The proportion of total private funding from individuals continues to grow. For example, in 2019, international humanitarian aid from private donors increased by 9%, from US$6.2 billion in 2018 to a record $6.8 billion in 2019.

Sources of private international humanitarian assistance, 2015–2019

Source: Development Initiatives based on GHA’s unique dataset of private contributions.

While total international humanitarian aid stagnated, 112 countries received more than $5 million in humanitarian aid compared to 69 countries in 2019. One explanation is that the top 10 recipients received 57% of all funding or $13.3 billion (-11%) in 2020 compared to 66% ($15 billion) in 2019.

In addition, with $1.3 billion provided in response to the pandemic, these countries actually received $12.0 billion for other pre-existing or emerging humanitarian needs in 2020, $3.0 billion less than in 2019.

Overall, countries outside of the top 10 recipients received more funding in 2020 than in 2019, but less if those for Covid-19 are removed.

10 largest recipients of international humanitarian assistance, 2019–2020

Source: Development Initiatives based on UN Office for the Coordination of Humanitarian Affairs Financial Tracking Service (FTS) data.


CHAPITRE 4 : funding for effectiveness and efficiency

According to this chapter, international humanitarian assistance would have been provided broadly in the same way in 2019 as in previous years: multilateral organizations received most of their funding from public donors, and NGOs from private donors.

Channels of delivery of international humanitarian assistance, 2019

Source: Development Initiatives based on Organisation for Economic Co-operation and Development (OECD) Development Assistance Committee (DAC), UN Office for the Coordination of Humanitarian Affairs (OCHA) Financial Tracking Service (FTS) and UN Central Emergency Response Fund (CERF) data and Development Initiatives’ unique dataset for private contributions.

Local and national actors are often the first to respond to crises, especially since the Covid-19 pandemic and the resulting restrictions on access. Commitments made at the Grand Bargain, an agreement among the largest donors and humanitarian agencies in 2016, included a global target of 25% of total international humanitarian aid transferred to local and national actors by 2020. Since then, while the absolute volumes of international humanitarian aid passed directly to local and national actors have increased, the scale of this aid falls far short of expectations.


Direct funding to local and national actors reporting to UN OCHA FTS, 2016–2020

Source: Development Initiatives based on UN OCHA FTS data

Pooled funds are an increasingly important part of humanitarian funding because of their responsiveness and flexibility. They consist of the Central Emergency Response Fund (CERF) and the Country-based pooled fund (CBPF). Contributions to the UN pooled funds fell sharply in 2020 to $1.5 billion from a record $1.8 billion in 2019.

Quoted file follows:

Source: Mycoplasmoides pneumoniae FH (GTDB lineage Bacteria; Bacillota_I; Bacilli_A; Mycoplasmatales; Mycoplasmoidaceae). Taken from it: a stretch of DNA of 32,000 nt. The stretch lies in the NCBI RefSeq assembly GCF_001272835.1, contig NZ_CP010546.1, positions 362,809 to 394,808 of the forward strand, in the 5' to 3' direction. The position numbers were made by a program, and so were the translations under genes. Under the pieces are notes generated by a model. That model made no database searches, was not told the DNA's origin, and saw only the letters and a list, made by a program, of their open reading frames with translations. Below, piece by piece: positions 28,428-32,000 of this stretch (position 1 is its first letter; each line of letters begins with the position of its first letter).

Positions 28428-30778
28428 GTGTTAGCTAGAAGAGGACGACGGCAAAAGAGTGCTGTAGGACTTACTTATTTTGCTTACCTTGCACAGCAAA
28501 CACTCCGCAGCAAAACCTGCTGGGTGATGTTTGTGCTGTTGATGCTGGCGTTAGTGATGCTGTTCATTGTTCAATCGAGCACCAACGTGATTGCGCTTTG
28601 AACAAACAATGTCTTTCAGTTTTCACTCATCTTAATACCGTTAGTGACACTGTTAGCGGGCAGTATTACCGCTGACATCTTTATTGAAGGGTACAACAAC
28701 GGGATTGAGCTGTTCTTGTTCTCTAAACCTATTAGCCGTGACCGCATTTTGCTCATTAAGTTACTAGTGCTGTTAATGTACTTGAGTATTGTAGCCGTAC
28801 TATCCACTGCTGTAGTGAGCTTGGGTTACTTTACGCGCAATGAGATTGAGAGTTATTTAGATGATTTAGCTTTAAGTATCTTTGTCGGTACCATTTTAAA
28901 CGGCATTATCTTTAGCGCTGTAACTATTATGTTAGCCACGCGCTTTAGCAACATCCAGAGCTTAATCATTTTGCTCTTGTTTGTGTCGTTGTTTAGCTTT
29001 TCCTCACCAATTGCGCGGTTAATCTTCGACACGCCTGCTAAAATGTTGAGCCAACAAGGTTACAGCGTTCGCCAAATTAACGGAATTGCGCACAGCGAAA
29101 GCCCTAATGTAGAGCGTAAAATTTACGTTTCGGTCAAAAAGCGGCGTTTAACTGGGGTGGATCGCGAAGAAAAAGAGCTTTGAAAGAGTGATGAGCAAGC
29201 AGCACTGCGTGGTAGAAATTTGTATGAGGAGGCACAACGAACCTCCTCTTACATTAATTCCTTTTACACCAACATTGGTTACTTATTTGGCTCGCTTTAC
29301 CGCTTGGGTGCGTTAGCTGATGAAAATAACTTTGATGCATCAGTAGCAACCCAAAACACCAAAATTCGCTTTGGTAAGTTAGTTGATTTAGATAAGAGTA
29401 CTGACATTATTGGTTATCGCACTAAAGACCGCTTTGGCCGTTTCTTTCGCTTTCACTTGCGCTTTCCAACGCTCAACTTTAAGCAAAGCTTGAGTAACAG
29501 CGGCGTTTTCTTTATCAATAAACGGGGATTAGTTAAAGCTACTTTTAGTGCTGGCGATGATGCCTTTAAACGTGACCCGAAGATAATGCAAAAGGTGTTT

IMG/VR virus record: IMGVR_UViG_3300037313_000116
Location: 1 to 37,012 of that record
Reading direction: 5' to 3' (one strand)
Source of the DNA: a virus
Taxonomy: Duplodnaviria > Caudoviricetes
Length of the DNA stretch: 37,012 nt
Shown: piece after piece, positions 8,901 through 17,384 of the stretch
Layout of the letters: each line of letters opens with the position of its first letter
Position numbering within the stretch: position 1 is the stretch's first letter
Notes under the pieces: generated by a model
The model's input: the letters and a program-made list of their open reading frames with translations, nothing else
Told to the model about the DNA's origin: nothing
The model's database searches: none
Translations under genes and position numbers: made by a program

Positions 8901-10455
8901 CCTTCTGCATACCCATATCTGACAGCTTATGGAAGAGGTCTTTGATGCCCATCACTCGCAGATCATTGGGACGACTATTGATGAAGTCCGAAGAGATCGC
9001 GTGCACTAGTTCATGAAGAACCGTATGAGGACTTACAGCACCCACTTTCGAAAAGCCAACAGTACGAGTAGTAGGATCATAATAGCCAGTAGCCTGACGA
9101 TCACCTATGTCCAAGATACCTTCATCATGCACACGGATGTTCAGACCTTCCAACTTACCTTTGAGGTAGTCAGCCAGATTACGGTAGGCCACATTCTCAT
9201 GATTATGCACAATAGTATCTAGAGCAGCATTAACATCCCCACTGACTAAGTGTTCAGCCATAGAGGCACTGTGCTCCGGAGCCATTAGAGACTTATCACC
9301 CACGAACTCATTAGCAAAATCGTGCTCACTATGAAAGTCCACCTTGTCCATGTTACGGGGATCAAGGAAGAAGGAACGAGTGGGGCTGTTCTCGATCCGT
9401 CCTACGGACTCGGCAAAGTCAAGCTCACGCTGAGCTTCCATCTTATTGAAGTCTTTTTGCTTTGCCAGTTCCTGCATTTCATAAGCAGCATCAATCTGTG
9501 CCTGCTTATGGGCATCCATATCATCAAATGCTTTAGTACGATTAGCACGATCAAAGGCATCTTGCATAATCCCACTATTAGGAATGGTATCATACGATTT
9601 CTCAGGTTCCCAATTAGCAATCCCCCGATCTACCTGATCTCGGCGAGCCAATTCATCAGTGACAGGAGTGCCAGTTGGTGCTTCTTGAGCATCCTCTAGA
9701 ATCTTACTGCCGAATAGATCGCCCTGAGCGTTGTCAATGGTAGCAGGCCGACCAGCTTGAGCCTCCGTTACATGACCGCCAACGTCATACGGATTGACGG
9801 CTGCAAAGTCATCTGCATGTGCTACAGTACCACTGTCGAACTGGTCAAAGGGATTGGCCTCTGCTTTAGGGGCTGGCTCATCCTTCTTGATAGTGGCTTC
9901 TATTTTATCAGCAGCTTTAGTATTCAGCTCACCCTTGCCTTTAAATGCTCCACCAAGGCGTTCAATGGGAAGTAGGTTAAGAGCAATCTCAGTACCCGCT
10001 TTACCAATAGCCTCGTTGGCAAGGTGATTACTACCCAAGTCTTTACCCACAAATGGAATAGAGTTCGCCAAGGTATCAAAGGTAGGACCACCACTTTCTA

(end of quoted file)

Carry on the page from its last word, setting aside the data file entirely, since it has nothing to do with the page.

It should be noted, however, that the proportion of PBC funding to country organizations continues to grow despite the absolute decrease in CBPFs.




Total funding to UN-managed humanitarian pooled funds, 2011−2020

Source: Development Initiatives based on UN OCHA’s CBPF Grant Management System and UN CERF data.

Quality funds (multi-year, unearmarked funding as a proportion of total funding) are another option favored by the Grand Bargain. They should represent 30% of international humanitarian aid by 2020. While they have increased significantly in volume by 2020, as a proportion of total funding, they remain below 2016 levels.

Proportion of resources received by UN agencies reported as earmarked and unearmarked, 2016–2020

Source: Development Initiatives based on data provided bilaterally by UN agencies.

Multi-year funding is, according to the Grand Bargain, funding that lasts 24 months or more from the start date of the initial funding agreement. This method of funding provides implementing agencies with predictable resource levels that can allow for efficiencies and effectiveness by allowing them to plan ahead.

15 donors, which provided 84% of total government humanitarian assistance in 2020, allocated 42% (US$6.5 billion) of their multi-year humanitarian funding in 2020 compared to 50% (US$7.3 billion) in 2019.

Finally, the volume of humanitarian cash and voucher assistance (CVA) continued to grow in 2020 across all types of organizations. This method that can be rapidly deployed in suitable areas was often the modality chosen to respond to the Covid-19 pandemic.


Total funding for humanitarian cash and voucher assistance, 2015–2020

Source: Development Initiatives based on data collected with the help of the Cash Learning Partnership from implementing partners and on UN OCHA FTS data

To summarize, here are the key 2020 trends to remember:

– Humanitarian needs are growing: 243.8 million people living in 75 countries have been assessed as needing humanitarian assistance. The Covid-19 pandemic is exacerbating and creating humanitarian crises.

– While global humanitarian needs have grown faster than ever, the growth of humanitarian assistance has stalled. Appeal coverage rates are declining.

– Most government donors increased their contributions in 2020, but significant reductions from a small number of key donors have caused overall aid to stagnate. Overall, countries received less funding in 2020 than in 2019, particularly if those for Covid-19 are removed.

– The structure of international humanitarian assistance remains the same: Multilateral organizations received most of their funding from public donors, and NGOs from private donors. The funding commitments made at the Grand Bargain are far from being met.


Rodolphe Rouyer